The book achieved it’s funding goal within 24 hours and after 28 days. Wonderland became the most funded photobook in crowdfunding history raising £334,000, with the first edition selling out completely within 2 months. And the result – a photo book unlike any other of the absolute highest quality in all respects from the paper to the design. A book that does justice to the photographs and this daughter’s tribute to her mother. Everything planned and managed down to the last detail by a heavily pregnant Mitchell, who eventually gave birth to her first child on Christmas Eve 2015, just 2 days after the book was delivered to it’s supporters all over the world.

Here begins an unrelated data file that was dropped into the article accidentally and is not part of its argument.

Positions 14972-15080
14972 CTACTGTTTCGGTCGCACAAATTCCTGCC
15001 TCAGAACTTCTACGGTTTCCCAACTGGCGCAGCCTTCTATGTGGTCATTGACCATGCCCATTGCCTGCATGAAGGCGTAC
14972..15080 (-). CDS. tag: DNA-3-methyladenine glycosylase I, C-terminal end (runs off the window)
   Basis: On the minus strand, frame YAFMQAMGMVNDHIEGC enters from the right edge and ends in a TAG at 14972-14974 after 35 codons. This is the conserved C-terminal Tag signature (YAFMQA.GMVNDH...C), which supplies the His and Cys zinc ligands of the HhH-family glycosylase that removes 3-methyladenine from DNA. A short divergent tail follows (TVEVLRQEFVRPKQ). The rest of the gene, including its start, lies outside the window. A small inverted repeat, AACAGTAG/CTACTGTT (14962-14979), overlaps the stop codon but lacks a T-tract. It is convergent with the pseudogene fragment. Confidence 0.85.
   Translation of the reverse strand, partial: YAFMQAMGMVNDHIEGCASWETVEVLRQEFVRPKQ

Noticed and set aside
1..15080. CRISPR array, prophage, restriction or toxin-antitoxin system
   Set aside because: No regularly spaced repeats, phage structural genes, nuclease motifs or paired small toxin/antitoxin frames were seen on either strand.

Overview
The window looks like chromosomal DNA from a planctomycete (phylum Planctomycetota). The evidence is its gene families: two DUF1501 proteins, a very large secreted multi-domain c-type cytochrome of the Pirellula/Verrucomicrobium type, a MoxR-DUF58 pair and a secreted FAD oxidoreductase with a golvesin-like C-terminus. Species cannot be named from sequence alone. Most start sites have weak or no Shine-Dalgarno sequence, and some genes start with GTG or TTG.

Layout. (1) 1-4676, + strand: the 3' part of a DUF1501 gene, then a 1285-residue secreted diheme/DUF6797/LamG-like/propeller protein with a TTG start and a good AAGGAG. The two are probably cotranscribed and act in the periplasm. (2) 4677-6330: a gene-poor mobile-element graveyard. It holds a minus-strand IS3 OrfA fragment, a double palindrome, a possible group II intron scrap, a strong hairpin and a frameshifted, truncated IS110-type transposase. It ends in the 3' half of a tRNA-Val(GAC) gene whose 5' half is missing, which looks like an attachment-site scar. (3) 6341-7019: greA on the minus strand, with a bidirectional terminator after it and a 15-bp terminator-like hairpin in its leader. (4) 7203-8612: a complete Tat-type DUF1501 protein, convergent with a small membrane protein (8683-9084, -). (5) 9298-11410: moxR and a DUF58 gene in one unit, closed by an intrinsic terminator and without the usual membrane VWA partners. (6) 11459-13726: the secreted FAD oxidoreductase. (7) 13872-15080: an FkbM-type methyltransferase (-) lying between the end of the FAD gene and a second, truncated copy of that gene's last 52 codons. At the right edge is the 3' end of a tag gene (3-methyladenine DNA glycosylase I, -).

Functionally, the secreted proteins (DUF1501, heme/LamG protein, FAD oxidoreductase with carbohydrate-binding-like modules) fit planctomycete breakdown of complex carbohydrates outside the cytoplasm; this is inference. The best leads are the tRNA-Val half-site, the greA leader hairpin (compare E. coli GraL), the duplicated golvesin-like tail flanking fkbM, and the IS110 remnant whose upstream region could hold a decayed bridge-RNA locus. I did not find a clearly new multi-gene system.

But the drama of this story doesn’t end there. Eight months later, new mother Mitchell was diagnosed with breast cancer whilst in Italy printing the Second Edition of her book and the next chapter of the challenges of life unfolded.

    –I just focused solely on getting through it and put all my energy into my recovery. Now, two years later when I’ve been given the all-clear, I have so much creativity trapped inside that needs to get out. I know how much healing is to be found in expressing your innermost feelings, whether through words or a creative process, and how rewarding it is to share this process with others.

    https://www.fotografiska.com/